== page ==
Making the Inaccessible, Accessible
14 August 2016
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The words informal settlement and huge marketing potential are not often associated - a reality that G. G. Alcock highlights in his fascinating book, Kasinomics. The book covers a variety of success stories from the low-income, informal sector, and the insights are astonishing. Two case studies in particular, stand out - detailing how the humble cheese slice and a common household disinfectant were transformed into essentials.

The simple act of adding a single, wrapped Parmalat cheese slice to a 'kota' (a hollowed quarter loaf of bread) generated hundreds of thousands of rand. Not only was it a hit with the market, it became an item that consumers believed they 'couldn't do without' - purchasing a 'kota' without a Parmalat slice was unthinkable. In the second study, savvy promotion of Jeyes Fluid resulted in a 30% rise in sales in one month... and a 70% rise the next. All achieved by positioning the correct product in the appropriate market and communicating the message effectively.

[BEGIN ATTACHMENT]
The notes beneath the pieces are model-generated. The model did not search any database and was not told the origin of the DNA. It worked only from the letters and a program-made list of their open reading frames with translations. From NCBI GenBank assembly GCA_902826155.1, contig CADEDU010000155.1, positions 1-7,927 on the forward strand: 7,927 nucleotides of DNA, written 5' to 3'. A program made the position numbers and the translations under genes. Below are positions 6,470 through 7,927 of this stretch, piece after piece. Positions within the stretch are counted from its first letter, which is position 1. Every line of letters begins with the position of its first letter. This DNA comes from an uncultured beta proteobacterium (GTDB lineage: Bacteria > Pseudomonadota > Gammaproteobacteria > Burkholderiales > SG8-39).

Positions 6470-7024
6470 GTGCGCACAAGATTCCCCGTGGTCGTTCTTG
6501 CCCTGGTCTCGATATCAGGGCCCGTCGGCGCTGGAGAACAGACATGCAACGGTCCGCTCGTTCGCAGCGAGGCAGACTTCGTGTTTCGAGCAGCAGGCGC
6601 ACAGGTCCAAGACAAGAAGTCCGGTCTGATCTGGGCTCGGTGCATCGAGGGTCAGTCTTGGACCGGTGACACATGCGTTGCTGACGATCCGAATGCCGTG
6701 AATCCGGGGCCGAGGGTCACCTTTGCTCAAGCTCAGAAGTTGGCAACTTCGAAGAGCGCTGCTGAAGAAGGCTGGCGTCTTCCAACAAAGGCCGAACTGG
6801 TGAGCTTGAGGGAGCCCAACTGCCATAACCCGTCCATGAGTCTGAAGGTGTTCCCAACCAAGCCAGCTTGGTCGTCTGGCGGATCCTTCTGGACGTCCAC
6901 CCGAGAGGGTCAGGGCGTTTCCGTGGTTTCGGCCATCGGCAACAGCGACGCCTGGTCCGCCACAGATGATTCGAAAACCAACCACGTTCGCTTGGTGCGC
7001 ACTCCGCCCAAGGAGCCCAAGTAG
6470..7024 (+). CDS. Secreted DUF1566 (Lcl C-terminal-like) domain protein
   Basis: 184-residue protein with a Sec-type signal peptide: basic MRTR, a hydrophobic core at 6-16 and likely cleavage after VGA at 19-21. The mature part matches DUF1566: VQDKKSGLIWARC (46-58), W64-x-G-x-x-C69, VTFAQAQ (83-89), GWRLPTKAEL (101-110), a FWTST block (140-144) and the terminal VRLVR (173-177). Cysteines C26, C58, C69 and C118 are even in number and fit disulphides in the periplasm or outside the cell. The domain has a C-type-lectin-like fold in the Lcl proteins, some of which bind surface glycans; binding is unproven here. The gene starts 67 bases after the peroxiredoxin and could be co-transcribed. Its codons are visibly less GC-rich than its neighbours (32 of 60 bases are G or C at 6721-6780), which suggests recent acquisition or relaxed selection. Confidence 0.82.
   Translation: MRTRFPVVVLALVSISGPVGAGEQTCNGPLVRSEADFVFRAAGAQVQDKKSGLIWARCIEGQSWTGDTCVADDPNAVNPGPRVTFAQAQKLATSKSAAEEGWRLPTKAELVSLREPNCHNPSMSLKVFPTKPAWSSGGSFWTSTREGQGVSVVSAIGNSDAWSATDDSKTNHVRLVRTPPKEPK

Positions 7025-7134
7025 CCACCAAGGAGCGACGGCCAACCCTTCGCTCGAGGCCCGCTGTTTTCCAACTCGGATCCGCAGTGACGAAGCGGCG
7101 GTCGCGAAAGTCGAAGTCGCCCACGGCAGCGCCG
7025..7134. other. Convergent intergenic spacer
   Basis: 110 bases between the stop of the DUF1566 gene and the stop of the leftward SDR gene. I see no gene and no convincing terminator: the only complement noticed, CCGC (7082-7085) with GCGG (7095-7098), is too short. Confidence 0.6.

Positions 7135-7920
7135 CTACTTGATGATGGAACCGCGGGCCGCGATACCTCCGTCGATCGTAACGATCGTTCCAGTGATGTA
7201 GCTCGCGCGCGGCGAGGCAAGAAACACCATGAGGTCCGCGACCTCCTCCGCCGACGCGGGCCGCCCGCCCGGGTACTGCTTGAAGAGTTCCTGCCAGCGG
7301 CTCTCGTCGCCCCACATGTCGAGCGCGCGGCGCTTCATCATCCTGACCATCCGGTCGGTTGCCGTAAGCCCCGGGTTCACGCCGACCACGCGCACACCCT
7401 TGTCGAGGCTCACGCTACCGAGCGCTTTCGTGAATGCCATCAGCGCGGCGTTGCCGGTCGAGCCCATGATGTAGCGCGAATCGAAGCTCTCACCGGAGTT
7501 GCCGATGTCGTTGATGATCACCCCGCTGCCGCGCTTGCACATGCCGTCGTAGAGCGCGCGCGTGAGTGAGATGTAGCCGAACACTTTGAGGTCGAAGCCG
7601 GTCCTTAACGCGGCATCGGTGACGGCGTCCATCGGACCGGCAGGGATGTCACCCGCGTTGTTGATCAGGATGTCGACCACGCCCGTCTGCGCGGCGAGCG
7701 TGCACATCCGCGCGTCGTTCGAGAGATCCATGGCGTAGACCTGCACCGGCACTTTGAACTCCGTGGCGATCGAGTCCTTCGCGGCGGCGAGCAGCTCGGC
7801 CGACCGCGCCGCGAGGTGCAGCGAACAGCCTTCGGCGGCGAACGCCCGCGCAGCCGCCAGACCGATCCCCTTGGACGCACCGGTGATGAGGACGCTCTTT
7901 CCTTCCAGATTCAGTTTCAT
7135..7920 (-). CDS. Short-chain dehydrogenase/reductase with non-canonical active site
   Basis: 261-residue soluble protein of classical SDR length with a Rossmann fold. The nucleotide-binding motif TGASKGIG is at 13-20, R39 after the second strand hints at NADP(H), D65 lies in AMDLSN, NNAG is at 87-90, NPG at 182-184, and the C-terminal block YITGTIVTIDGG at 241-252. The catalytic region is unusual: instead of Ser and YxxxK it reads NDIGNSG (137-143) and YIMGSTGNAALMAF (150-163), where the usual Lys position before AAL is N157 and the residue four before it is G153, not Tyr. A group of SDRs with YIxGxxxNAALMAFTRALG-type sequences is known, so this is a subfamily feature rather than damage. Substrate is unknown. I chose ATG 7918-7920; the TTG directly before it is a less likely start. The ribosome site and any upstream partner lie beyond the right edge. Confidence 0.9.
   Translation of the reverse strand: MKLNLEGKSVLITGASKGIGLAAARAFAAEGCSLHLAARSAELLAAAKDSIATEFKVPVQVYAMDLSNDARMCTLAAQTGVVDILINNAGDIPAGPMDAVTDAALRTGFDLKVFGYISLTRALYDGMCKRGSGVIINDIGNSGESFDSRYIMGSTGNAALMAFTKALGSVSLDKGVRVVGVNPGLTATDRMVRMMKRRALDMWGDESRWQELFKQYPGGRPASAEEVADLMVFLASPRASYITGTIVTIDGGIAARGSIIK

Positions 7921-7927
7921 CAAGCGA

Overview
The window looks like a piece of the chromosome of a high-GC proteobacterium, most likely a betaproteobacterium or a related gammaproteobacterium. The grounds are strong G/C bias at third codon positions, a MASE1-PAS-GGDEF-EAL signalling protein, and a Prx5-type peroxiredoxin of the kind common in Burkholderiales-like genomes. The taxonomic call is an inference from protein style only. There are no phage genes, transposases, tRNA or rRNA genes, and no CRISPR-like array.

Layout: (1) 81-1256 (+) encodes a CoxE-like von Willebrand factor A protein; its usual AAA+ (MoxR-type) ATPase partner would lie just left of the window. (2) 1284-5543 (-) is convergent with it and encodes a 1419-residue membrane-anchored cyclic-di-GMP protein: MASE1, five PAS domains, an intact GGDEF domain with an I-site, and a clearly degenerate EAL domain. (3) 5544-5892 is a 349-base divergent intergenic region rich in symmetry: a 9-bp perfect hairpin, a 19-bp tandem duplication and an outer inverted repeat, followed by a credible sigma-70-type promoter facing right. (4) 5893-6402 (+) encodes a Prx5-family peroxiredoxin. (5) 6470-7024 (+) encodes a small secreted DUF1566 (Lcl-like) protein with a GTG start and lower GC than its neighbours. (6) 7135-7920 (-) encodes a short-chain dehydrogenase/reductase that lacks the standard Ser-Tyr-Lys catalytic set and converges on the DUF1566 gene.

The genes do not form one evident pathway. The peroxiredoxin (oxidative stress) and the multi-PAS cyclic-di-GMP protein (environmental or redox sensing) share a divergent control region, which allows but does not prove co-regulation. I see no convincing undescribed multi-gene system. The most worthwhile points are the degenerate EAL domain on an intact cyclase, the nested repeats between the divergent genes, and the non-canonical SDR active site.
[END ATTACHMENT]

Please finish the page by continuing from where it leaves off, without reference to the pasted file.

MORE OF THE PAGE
Marketing is a strange beast. What works for one group of people, doesn't necessarily work for another.... and what is seen as high-end in one community, may be seen as 'rubbish' in the next. Tapping into the next big thing starts with knowing one's market inside out - and thorough research of a selected market and immersion in the culture and community of the audience are essential. By immersing ourselves in the selected environment, we gain insight that is indispensable.

Alcock's story of the sales of single Huggies nappies in rural communities is a case in point. Alcock and his team made it their mission to understand the needs and desires of consumers in these communities and conducted extensive field research. What they found was that women would be willing to spend more on a single Huggies nappy because of the perceived quality, rather than spend less on a cheaper brand that leaks. This strategy of getting to know one's customer and surroundings saw Huggies sales grow by 300% in just three months... and provided genuine benefit for customers.

The bottom line is that we need to understand fully and deeply what it is that our customers want and need - in fact, we need to know what it is that they haven't yet realised they can't live without. It is only when we master the art of listening to what is truly important to our consumers that we discover unimaginable opportunities.

By Kim Podmore
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